I'm struggling with the following problem:
a) Let A be the set of complex numbers. A number z is called, as in the real case, a limit point, the limit point of the set A if for every $\epsilon>0$, there is a point a in A with $|z-a|<\epsilon$ but $z\neq a$. Prove the two-dimensional version of the Bolzano-Weierstrass Theorem: If A is an infinite subset of [a,b]$\times$[c,d], then A has a limit point in [a,b]$\times$[c,d]. Hint: use a bisection argument.
b) Prove that a continuous (complex-valued) function on [a,b]$\times$[c,d] is bounded on [a,b]$\times$[c,d].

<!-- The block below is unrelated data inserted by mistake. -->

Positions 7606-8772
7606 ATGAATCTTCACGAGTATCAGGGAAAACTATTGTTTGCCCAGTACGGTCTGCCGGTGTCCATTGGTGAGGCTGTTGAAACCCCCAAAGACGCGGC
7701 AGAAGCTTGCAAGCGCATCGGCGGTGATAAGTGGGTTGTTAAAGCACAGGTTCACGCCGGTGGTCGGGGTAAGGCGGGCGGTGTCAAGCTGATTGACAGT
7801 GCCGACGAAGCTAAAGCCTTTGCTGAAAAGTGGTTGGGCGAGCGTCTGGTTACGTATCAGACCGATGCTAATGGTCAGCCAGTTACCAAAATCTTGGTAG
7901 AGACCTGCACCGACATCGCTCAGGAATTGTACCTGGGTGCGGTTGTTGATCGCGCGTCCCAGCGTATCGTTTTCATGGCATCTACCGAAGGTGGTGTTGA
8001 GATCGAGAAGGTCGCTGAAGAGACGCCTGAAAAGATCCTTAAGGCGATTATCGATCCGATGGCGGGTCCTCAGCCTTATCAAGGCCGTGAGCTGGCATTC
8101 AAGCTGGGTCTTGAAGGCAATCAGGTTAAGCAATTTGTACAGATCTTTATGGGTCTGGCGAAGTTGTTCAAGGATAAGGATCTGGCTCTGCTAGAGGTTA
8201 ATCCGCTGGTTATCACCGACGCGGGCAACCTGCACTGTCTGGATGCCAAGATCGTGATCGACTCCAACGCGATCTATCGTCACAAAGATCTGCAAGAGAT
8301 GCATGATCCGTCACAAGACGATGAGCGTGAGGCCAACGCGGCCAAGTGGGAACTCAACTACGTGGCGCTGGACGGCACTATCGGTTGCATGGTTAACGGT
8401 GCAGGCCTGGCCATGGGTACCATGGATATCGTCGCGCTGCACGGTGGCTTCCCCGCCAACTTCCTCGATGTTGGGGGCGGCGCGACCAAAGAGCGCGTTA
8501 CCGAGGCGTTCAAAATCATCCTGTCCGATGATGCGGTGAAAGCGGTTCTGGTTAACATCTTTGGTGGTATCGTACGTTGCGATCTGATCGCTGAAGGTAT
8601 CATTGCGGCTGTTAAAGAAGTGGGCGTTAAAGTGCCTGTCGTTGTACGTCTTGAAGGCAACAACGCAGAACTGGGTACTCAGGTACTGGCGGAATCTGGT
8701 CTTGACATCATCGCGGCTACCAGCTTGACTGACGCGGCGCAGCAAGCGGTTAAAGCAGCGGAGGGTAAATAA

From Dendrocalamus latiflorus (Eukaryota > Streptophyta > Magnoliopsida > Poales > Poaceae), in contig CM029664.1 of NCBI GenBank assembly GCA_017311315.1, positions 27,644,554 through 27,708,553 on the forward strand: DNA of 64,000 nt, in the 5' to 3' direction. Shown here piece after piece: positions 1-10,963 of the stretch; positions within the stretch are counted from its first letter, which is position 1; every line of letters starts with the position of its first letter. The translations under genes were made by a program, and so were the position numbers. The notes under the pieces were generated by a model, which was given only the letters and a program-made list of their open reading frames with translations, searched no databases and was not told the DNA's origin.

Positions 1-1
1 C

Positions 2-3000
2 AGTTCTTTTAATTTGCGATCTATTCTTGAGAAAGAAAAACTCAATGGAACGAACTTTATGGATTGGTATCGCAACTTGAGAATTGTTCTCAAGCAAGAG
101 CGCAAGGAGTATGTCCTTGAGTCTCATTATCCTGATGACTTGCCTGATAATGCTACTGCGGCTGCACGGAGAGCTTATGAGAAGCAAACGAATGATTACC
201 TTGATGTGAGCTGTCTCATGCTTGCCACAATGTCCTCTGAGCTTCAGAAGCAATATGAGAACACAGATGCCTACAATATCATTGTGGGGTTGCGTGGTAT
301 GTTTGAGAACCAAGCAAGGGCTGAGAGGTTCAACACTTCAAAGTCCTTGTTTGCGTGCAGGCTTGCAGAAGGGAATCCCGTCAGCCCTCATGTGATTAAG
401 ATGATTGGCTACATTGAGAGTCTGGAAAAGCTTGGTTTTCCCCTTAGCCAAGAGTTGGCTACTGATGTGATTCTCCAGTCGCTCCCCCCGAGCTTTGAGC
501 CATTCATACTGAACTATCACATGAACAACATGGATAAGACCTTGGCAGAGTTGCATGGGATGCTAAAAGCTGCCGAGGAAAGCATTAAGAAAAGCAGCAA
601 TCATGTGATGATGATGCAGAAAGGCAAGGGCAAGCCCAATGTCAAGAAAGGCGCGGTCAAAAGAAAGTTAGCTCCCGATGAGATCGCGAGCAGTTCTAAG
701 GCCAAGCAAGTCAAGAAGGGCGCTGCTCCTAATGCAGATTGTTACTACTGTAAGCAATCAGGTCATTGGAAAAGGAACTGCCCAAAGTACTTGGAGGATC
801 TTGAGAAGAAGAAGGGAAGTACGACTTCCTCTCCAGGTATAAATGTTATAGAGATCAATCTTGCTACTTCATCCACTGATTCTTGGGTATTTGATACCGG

c) Prove that if $f$ is a real-valued continuous on [a,b]$\times$[c,d], f is bounded on [a,b]$\times$[c,d].
What I did/know:
Not sure if my solutions for item a is formal enough.
a) As there are infinitely many points in A one can divide the closed rectangle in half, say "vertically", and, at least, one of the two halves will have infinitely many points in A. Taking this one with infinitely many points, divide it in half, "horizontally", one of the two halves has infinitely many points. Now, we have restricted an are with one-quarter of the size with infinitely many points. Doing this repeatedly, we can get a rectangle with infinitely many points with an arbitrarily small size- with diagonal less than $\epsilon$- such that taking the complex number at the center of the rectangle, call it $z$, every number in the rectangle is within $\epsilon>0$ of it.
b) Not sure what to do.
c) Not sure what to do.